Protective Inheritance Trust
Jack E. Stephens wrote the Protective Inheritance Trust (PIT) provisions in 1999 and has updated them over the years. Recently, he copyrighted these provisions based on proprietary legal work and their uniqueness to his Family/Living Trust.
The Problem: In 1999 I was notified by two (2) separate beneficiaries of deceased clients of the loss of their inheritance. A son had placed his inheritance of about $1 Million in a marital, joint account with his wife. Two years later the wife sued for divorce and claimed one-half of the funds as community property. There was a contested divorced and the Court ruled that the son had made a gift to the community property estate and awarded one-half of the marital account to the wife.
In a separate matter, a daughter had sold a rental property she had received as an inheritance and received about $800,000.00. She also placed this into a marital bank account. A few years later, her husband was sued in his business and a judgment creditor was awarded all of the community property of the couple. As a result, the daughter lost all of her inheritance.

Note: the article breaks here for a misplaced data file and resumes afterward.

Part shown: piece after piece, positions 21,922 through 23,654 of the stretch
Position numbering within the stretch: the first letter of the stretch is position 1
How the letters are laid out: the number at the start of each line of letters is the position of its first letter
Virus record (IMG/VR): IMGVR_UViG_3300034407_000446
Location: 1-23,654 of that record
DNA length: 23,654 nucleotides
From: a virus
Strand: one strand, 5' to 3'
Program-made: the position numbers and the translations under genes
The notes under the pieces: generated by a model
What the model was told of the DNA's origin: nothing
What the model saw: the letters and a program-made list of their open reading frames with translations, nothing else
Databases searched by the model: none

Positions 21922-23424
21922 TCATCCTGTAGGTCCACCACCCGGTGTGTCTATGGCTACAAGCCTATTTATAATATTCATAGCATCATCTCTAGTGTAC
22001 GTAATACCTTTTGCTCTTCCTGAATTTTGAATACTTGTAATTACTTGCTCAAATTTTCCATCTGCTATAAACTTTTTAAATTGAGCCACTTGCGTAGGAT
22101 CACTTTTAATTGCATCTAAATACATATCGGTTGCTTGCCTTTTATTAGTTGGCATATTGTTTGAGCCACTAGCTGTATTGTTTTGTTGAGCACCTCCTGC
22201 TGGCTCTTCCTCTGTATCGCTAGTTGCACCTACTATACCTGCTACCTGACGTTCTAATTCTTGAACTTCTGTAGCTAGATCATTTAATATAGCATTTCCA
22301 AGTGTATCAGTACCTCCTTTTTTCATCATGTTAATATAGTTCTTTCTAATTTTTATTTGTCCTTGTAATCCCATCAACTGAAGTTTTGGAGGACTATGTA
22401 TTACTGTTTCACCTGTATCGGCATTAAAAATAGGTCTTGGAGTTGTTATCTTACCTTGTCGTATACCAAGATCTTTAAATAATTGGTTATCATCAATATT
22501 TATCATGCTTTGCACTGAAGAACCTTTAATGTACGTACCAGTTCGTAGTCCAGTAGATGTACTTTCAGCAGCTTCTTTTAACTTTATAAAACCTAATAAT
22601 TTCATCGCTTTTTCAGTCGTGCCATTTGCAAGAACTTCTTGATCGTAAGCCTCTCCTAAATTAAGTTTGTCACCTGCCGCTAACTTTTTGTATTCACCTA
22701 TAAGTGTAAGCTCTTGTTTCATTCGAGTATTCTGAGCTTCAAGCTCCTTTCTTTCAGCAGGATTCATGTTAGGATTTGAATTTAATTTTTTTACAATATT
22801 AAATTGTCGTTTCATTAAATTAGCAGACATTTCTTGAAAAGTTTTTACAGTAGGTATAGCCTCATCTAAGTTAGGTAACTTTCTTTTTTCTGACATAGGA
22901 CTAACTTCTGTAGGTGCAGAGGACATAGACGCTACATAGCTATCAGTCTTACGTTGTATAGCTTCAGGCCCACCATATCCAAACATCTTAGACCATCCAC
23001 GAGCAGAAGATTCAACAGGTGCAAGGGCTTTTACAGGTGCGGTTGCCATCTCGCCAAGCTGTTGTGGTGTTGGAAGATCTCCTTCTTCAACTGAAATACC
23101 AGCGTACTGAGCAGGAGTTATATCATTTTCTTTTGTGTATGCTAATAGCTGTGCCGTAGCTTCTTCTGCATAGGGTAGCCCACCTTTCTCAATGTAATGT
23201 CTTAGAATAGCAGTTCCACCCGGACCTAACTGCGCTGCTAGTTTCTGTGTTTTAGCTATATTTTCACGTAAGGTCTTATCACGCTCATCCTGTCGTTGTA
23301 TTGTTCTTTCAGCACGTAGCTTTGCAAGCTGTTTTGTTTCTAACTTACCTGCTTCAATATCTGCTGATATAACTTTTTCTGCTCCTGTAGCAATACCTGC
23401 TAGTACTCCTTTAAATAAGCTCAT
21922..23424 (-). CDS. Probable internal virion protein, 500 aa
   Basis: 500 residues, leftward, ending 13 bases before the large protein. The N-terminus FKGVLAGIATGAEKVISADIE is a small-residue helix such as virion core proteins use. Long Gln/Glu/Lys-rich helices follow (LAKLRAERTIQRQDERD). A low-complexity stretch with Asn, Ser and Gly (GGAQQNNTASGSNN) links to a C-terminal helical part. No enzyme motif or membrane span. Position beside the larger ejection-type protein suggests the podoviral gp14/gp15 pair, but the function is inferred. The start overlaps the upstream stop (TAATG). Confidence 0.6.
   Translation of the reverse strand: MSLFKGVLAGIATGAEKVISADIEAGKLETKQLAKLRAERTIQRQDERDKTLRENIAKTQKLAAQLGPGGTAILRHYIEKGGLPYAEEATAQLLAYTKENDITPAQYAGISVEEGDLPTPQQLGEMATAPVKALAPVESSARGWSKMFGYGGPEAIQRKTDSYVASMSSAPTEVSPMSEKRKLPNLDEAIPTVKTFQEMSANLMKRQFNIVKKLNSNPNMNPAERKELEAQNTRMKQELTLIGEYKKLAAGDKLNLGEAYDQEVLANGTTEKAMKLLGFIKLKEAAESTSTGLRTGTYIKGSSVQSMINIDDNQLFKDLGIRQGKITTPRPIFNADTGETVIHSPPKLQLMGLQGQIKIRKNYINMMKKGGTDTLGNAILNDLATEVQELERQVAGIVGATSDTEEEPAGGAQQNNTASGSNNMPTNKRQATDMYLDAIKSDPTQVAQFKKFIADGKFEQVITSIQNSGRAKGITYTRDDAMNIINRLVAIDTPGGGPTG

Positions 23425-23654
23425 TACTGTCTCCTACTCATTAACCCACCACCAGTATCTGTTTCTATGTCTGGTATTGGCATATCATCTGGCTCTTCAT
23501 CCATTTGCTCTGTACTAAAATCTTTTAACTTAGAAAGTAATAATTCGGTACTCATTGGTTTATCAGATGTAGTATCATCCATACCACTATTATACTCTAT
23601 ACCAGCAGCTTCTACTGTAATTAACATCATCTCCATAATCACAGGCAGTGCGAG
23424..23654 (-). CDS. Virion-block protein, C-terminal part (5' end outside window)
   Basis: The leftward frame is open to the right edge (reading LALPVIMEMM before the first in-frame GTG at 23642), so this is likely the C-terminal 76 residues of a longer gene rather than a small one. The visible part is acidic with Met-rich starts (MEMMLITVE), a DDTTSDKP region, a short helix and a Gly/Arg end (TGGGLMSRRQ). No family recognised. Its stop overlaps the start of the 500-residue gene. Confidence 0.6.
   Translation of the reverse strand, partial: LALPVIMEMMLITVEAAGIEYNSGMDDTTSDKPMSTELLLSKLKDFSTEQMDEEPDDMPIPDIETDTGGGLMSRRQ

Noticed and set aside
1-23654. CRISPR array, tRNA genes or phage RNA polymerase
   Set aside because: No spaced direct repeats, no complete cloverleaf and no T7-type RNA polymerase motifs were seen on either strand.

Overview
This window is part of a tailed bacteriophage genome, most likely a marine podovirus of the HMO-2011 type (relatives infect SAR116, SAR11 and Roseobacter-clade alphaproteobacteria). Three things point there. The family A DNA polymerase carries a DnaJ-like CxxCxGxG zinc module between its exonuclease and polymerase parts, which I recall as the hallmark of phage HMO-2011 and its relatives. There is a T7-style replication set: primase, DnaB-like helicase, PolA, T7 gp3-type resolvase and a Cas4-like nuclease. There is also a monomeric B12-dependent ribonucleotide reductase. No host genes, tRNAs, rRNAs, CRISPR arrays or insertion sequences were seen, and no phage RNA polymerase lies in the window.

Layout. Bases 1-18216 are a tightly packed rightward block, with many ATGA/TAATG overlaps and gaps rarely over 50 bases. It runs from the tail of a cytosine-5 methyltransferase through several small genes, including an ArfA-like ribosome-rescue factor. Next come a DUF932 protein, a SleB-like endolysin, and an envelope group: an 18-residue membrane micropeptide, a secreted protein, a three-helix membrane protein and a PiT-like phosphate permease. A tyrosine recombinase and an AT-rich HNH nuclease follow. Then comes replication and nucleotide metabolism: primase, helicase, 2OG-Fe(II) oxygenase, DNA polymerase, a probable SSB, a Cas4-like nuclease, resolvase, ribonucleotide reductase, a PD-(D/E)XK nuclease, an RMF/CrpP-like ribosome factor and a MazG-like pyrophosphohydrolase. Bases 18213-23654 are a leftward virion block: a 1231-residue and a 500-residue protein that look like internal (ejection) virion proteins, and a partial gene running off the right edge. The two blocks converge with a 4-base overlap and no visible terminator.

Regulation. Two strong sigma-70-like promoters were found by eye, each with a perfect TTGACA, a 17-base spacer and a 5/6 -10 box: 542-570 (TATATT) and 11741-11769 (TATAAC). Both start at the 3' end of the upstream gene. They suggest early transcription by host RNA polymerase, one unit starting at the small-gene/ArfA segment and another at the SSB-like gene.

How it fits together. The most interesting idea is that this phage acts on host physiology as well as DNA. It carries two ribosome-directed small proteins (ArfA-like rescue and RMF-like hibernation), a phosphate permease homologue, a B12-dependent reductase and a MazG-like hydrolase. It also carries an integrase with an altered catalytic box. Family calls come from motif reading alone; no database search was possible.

How our unique PIT provides benefit to you and your family:
1. Your child’s or other beneficiaries’ inheritance is protected from divorce, lawsuits and creditors at your death;
2. Such inheritance is protected from divorce and lawsuits against your child’s spouse for years subsequent to your death;
3. Since the implementation of the PIT provisions in 2000, our office has received no notice of the loss of an inheritance by a beneficiary;
4. Your child has absolute control of his/her inheritance and may withdraw funds for the needs of his/her family; and
5. *The PIT will provide mental comfort for you as the parent and for your children in knowing that the inheritance will be protected.